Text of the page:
During the recess I had the pleasure of visiting the Eden Project, which, as Members know, is expertly run by David Harland and his team in the constituency of my hon. Friend Steve Double. The project clearly demonstrates the importance of rainforests, particularly the Amazon rainforest, in terms of biodiversity, insects, birds, animals, plants and perhaps other forms of life that have not been fully discovered. Very simple research demonstrates that although rainforests cover 6% of the world’s surface, they host half of the world’s plant and animal species.
It is also important that rainforests generate so much of the earth’s oxygen. Given all those facts, it really is important that we talk much more about rainforests, particularly the Amazon rainforest, because its deforestation is one of the great crises facing the world. We talk about the climate change emergency, quite rightly, but contributing to that is the rainforest emergency, and we need to address the issue urgently. The process of deforestation adds to the carbon dioxide emissions that the world suffers from.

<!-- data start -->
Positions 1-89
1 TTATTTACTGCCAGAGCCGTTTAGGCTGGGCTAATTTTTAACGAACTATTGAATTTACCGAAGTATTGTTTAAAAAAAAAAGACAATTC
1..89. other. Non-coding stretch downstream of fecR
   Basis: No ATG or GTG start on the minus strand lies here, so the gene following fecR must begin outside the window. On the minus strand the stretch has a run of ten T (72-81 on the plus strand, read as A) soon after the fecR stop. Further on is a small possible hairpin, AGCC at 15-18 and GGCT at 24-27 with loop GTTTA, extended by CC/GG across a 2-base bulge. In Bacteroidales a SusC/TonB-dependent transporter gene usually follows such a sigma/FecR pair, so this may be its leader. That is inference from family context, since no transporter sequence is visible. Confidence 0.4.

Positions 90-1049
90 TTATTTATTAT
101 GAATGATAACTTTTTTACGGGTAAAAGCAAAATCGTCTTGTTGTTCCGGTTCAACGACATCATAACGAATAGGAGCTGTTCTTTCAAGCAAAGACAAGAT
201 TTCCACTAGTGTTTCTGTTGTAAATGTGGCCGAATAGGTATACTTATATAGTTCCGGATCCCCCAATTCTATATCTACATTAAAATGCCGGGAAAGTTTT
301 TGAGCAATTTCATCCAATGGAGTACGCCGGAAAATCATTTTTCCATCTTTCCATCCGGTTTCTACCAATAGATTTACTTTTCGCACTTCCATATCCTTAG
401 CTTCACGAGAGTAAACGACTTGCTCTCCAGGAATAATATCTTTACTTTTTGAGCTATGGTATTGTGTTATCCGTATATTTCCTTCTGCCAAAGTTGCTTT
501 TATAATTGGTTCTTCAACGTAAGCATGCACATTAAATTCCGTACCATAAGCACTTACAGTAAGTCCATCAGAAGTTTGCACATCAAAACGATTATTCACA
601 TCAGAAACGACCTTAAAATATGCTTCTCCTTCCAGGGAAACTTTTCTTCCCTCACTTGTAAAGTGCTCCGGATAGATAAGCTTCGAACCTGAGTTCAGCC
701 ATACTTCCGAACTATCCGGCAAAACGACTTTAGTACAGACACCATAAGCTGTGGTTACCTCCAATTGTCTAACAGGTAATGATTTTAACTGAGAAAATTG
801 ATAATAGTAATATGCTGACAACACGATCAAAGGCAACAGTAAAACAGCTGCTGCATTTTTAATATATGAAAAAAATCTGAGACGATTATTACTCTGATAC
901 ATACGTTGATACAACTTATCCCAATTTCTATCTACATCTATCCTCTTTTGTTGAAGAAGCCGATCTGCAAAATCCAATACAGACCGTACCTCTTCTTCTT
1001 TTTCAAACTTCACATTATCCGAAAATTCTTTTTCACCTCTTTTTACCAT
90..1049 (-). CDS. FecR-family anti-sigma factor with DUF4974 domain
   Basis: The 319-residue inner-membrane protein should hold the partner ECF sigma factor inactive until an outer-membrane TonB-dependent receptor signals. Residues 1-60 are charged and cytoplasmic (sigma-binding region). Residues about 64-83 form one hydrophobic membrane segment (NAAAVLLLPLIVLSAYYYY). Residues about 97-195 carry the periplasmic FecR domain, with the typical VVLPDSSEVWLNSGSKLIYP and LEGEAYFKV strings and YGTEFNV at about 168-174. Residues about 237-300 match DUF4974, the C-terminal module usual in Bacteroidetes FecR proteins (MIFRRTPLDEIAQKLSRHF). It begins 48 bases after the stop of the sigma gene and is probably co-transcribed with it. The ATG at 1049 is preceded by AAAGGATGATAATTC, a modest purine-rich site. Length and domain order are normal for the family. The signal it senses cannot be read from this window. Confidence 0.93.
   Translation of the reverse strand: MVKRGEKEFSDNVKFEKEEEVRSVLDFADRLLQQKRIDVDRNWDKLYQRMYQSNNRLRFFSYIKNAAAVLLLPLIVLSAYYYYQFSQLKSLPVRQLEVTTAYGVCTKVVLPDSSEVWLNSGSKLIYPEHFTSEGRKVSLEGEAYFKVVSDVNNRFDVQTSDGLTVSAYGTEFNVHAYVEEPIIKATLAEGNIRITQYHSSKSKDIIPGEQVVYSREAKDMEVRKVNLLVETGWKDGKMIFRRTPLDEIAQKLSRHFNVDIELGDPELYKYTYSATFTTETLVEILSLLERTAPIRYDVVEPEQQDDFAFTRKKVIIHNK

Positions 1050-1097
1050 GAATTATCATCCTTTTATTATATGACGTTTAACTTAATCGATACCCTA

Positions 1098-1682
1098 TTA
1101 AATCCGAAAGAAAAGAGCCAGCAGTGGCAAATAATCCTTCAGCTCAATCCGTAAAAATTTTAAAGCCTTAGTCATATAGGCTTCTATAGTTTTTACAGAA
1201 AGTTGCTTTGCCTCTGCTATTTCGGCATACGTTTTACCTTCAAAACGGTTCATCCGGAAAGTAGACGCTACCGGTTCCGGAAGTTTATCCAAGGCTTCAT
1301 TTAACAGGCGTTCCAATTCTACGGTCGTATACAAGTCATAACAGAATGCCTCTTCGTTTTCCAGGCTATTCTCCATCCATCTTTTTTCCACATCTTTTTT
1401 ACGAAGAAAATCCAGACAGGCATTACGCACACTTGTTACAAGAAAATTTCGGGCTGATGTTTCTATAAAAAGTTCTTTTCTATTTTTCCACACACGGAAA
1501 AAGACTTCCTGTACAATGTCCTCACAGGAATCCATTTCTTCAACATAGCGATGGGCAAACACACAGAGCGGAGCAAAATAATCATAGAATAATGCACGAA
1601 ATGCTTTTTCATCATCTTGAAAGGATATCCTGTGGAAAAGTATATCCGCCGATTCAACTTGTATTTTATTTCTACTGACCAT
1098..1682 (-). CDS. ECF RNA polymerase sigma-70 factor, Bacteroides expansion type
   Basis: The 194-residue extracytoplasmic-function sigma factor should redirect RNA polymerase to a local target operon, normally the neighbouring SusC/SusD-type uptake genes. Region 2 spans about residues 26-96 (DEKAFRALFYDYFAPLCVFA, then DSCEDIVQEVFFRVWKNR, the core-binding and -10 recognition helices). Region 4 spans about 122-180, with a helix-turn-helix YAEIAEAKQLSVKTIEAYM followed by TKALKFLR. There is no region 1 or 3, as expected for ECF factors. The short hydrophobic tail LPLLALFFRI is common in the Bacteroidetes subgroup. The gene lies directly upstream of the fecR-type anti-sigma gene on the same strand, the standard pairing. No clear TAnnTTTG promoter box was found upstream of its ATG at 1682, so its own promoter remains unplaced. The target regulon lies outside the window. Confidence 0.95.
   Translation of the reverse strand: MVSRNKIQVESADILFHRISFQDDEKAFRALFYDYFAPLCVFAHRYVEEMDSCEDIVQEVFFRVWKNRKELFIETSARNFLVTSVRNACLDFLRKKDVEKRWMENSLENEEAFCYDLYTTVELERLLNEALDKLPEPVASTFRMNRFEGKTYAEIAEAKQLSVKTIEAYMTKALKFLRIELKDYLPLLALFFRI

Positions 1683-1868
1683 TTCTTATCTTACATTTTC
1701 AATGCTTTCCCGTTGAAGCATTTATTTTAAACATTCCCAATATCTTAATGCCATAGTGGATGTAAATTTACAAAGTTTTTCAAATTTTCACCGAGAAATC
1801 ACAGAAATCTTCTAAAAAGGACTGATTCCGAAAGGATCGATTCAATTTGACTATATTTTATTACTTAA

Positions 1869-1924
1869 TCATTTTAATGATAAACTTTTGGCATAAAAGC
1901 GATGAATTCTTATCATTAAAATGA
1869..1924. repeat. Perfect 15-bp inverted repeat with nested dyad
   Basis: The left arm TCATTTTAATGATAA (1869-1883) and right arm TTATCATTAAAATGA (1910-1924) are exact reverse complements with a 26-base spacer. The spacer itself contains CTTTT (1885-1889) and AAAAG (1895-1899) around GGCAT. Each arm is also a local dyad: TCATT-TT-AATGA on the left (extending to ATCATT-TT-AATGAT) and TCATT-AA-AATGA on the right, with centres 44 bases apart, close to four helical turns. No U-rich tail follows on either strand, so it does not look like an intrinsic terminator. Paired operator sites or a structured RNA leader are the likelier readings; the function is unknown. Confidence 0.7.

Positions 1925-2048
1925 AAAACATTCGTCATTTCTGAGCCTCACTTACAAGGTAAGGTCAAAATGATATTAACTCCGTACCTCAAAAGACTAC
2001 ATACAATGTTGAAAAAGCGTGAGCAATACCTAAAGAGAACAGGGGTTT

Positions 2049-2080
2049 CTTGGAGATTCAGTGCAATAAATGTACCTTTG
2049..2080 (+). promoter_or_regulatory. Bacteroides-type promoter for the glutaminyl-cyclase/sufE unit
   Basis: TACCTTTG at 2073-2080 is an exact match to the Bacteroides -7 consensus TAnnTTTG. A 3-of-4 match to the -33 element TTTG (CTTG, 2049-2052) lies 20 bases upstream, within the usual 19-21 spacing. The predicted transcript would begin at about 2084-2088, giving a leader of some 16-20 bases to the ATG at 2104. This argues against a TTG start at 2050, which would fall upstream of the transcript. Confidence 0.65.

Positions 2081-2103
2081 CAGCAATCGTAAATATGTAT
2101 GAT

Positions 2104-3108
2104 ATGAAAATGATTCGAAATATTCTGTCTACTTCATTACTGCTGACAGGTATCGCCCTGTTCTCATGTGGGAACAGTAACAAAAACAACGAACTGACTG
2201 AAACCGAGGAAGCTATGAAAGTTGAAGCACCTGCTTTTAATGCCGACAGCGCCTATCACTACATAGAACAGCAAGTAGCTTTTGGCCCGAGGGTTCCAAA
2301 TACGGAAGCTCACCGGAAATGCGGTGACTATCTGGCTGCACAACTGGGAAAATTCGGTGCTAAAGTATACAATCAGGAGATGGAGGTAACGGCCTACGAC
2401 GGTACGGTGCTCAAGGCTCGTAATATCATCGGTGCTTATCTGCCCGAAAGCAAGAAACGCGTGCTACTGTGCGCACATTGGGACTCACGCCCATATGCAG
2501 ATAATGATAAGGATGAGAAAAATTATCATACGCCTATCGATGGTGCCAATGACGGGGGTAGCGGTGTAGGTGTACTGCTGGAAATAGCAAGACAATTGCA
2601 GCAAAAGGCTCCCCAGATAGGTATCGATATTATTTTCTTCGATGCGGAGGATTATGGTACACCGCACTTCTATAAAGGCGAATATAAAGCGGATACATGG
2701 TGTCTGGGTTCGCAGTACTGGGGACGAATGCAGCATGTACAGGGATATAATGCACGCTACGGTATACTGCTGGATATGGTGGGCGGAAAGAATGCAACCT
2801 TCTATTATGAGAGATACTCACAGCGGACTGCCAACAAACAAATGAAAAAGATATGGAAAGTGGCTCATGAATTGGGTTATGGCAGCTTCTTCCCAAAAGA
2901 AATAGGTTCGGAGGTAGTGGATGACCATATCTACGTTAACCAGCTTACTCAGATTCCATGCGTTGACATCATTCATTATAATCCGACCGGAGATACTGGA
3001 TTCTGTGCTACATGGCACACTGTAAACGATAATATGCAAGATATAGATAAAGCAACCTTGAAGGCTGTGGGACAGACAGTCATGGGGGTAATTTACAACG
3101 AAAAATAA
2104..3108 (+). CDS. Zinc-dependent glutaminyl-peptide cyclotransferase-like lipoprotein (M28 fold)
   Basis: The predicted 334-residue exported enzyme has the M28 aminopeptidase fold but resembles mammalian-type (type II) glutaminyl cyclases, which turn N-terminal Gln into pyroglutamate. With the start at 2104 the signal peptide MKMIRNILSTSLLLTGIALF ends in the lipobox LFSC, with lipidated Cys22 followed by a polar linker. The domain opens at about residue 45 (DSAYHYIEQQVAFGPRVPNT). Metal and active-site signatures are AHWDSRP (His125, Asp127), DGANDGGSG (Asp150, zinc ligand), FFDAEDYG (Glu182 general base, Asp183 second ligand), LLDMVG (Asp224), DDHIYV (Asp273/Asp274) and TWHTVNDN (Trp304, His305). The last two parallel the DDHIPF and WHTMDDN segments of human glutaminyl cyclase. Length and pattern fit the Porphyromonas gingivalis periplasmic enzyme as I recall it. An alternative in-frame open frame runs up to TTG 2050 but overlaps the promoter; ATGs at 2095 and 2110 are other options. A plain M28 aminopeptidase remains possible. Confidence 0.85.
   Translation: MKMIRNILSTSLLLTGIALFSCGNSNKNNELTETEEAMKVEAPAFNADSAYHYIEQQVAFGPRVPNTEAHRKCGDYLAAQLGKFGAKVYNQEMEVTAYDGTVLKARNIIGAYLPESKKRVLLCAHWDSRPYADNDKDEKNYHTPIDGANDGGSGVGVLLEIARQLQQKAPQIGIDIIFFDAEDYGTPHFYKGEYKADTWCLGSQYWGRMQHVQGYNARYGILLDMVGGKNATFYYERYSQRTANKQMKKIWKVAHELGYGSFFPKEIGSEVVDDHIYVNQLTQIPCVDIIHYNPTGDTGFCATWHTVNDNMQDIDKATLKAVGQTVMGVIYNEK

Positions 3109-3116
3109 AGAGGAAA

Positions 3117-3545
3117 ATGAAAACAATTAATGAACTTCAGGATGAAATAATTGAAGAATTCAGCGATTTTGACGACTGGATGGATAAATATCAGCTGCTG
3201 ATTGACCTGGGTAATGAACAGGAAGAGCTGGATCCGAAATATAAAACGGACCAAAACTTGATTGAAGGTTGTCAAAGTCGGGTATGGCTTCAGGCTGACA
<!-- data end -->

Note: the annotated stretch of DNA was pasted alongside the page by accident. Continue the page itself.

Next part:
We source a number of products from the rainforests, but the production of palm oil is perhaps the main issue in encouraging people to deforest. Palm oil is important to many people, including small-scale farmers in developing countries. The countries that are causing deforestation are themselves developing. The problem is not easy to solve, especially as the research shows that growing palm oil substitutes could require even more land. This is not an easy problem.
The UK has played its part in addressing the problem and moving towards the use of sustainably produced palm oil. It has to be a Government initiative, because, although I am certainly in favour of consumer responsibility and putting as many warnings on packaging as we possibly can, there are more and more requirements for packaging and it is getting rather crowded, which could lead to people ignoring the messages. It is up to the Government to ensure that what we import is produced sustainably.